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Lanzarote

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Lanzarote is a Spanish island, located in the north of the Canary Islands, in the Atlantic Ocean, approximately 125 km (78 mi) off the coast of Africa and 1,000 km (621 mi) from the Iberian Peninsula. Covering 845.9 square kilometers (327 sq mi), it is the fourth largest of the islands.

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Lanzarote is located 11 km (7 mi) north-east of Fuerteventura and just over 1 km (0.62 mi) from the island La Graciosa. The dimensions of Lanzarote are 60 km (37 mi) from north to south and 25 km (16 mi) from west to east. Lanzarote has 213 km (132 mi) of coastline, of which 10 km (6 mi) are sand, 16.5 km (10 mi) are beach, and the remainder is rocky. Its landscape includes the mountain ranges of Famara (671 meters (2,201 ft))[2] in the north and Ajaches (608 m) to the south. South of the Famara massif is the El Jable desert which separates Famara and Montañas del Fuego. The highest peak is Peñas del Chache rising to 670 meters (2,198 ft) above sea level. The “Tunnel of Atlantis,” the largest underwater volcanic tunnel in the world, is part of the Cueva de los Verdes lava tube.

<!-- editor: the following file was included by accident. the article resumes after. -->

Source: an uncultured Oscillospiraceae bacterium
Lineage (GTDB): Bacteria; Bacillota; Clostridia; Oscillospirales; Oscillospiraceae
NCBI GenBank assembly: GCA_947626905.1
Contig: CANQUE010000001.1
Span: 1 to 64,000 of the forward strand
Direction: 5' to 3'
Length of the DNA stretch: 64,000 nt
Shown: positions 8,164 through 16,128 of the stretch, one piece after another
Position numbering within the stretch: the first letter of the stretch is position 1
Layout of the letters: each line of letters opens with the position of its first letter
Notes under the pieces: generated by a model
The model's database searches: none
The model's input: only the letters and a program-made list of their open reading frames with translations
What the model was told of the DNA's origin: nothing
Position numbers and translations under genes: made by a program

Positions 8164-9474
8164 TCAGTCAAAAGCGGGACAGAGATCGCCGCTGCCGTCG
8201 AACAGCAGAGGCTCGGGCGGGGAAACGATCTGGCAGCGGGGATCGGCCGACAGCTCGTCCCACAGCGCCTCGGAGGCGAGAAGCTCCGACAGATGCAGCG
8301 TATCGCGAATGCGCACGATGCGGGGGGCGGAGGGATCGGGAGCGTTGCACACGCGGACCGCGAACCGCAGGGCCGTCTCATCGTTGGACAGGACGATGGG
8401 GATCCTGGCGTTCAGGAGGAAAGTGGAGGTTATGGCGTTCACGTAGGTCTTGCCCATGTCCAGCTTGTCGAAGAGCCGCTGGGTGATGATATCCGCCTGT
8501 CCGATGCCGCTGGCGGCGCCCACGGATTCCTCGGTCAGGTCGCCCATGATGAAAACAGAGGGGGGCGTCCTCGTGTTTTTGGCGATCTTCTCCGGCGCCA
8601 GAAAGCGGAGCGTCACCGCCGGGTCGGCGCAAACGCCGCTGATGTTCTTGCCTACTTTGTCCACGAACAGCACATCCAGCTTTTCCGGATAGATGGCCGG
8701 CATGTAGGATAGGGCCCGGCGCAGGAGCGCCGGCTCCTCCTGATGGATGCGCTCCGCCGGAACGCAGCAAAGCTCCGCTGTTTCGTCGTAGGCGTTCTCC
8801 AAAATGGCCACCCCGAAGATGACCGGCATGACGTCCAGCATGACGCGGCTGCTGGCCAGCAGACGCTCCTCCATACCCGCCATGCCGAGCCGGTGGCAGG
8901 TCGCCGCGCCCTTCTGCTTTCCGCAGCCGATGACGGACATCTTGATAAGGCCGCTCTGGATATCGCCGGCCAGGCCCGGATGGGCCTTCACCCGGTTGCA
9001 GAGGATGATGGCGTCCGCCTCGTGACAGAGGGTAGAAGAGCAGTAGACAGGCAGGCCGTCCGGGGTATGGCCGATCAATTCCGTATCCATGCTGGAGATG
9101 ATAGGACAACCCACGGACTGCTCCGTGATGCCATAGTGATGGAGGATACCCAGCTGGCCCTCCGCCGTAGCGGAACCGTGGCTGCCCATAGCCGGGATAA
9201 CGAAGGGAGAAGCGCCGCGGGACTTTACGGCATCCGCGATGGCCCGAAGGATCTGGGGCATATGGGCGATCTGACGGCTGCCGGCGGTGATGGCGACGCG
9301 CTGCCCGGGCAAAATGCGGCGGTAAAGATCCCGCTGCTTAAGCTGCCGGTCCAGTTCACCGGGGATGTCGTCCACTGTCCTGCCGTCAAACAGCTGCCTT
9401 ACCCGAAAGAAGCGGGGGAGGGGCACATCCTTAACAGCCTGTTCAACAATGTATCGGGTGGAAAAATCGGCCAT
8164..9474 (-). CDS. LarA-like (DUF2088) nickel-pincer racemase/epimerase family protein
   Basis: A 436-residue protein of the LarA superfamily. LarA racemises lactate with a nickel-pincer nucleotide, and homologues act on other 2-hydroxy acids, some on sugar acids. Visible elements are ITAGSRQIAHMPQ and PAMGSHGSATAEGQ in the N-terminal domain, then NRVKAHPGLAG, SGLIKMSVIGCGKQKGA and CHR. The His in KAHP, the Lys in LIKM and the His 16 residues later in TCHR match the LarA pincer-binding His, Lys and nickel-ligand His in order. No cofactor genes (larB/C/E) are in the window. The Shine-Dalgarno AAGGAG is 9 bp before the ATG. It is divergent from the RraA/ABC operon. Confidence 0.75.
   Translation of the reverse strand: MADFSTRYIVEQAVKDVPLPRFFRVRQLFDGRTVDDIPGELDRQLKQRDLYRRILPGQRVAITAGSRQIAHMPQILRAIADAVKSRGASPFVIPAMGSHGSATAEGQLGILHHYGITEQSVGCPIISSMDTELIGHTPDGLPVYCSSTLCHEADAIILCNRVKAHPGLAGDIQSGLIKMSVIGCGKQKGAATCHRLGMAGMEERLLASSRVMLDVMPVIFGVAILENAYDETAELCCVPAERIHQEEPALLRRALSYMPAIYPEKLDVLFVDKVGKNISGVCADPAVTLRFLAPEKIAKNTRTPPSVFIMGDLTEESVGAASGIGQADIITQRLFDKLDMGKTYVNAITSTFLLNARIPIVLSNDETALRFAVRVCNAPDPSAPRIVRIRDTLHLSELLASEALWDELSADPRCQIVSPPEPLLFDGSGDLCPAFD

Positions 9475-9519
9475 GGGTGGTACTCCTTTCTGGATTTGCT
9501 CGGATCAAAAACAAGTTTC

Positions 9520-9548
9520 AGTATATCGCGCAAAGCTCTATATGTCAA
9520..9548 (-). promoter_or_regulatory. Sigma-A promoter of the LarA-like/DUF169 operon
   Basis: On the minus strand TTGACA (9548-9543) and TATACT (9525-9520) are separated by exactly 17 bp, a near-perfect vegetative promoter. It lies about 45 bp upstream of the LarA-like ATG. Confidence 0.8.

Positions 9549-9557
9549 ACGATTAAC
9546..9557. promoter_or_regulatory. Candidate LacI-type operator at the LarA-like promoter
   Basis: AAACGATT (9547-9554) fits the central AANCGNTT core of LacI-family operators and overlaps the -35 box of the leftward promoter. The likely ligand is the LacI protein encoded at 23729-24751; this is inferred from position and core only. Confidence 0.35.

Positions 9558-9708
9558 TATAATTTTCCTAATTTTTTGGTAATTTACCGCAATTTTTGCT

Lanzarote is the easternmost island of the Canary Islands and has a volcanic origin. It was born through fiery eruptions and has solidified lava streams as well as extravagant rock formations. The island emerged about 15 million years ago as product of theCanary hotspot. Alfred Wegener‘s study of the island whilst visiting in 1912 showed how it fitted in with his theory of continental drift. The island, along with others, emerged after the breakup of the African and the American continental plates. The greatest recorded eruptions occurred between 1730 and 1736 in the area now designatedTimanfaya National Park.